Sassafras should be grown in full sun or partial shade, preferably on moist, well-drained acid soil but it will tolerate drier, rocky sites, where it is sometimes found in the wild. It often forms thickets in old fields perhaps due to an allelopathic chemical produced by the tree – Boxelder, elms, and Silver Maple are known to be sensitive to this chemical.
Stunning yellow , red, or orange fall colors are displayed on trees grown in the full sun. Reportedly difficult to transplant due to its long tap root and unbranched root system on well-drained soils. There are usually only a few, but they are large, lateral roots. This problem can be somewhat overcome by purchasing trees grown in root-pruning containers but even container-grown plants can have a sparse root system. Prune early in the life of the tree to form a single trunk suitable for urban landscape planting, or grow with multiple trunks for a dramatic specimen. Many root sprouts often occur beneath the canopy producing a clump of many trees without mowing or pulling up the sprouts.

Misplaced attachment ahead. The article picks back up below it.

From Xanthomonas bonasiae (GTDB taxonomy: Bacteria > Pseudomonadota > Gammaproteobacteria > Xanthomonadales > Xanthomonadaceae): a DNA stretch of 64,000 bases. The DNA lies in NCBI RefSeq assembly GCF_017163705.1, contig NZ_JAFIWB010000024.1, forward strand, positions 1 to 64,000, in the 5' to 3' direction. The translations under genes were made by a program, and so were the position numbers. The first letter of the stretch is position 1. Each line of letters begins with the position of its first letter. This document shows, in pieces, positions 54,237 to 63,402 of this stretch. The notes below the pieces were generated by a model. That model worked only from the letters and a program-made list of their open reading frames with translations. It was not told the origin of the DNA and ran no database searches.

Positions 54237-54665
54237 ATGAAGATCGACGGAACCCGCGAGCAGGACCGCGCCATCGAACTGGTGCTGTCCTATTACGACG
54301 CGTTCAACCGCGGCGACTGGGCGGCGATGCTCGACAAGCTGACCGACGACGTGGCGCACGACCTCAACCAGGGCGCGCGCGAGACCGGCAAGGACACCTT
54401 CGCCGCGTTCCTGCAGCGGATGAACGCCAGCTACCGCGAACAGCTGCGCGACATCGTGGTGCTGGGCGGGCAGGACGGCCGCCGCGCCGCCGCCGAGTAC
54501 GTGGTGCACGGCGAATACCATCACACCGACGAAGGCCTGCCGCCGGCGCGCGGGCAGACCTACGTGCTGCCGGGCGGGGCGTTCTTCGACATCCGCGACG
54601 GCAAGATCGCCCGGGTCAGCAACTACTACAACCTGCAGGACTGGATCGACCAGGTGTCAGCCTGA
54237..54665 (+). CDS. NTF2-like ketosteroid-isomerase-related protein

Plants serve provide nectar for butterflies and are hosts for spicebush swallowtail (Papilio troilus) and the palmedes swallowtail (Papilio palamedes) butterfly larvae. Plants root from root cuttings. Fruits occur on female trees only.
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